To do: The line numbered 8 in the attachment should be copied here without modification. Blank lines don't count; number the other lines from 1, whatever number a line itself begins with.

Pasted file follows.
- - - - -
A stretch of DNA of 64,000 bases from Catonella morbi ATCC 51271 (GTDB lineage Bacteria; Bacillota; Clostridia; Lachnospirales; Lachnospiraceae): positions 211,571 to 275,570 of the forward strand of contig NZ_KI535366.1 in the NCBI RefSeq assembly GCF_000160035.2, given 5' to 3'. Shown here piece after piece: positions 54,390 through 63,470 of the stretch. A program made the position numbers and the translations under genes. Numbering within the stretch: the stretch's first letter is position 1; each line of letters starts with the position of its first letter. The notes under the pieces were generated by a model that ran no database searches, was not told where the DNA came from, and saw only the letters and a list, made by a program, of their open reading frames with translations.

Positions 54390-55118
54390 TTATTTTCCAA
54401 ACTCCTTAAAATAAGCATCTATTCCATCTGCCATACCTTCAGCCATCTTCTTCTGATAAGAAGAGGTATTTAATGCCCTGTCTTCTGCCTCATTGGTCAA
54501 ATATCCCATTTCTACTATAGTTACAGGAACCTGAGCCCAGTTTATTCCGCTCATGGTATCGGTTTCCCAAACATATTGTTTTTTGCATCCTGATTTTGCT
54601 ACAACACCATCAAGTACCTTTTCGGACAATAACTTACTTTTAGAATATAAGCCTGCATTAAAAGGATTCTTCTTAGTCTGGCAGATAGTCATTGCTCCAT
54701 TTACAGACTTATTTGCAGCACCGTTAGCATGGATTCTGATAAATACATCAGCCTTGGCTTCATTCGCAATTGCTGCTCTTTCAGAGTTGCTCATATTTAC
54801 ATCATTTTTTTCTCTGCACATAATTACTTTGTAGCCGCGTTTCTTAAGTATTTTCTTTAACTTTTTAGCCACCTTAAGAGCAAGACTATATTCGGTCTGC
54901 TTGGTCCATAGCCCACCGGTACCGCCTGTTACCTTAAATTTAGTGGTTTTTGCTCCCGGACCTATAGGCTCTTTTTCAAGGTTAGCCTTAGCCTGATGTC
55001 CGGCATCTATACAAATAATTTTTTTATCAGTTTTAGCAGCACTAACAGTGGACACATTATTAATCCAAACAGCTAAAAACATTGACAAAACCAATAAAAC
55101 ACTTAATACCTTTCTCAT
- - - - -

54801 ATCATTTTTTTCTCTGCACATAATTACTTTGTAGCCGCGTTTCTTAAGTATTTTCTTTAACTTTTTAGCCACCTTAAGAGCAAGACTATATTCGGTCTGC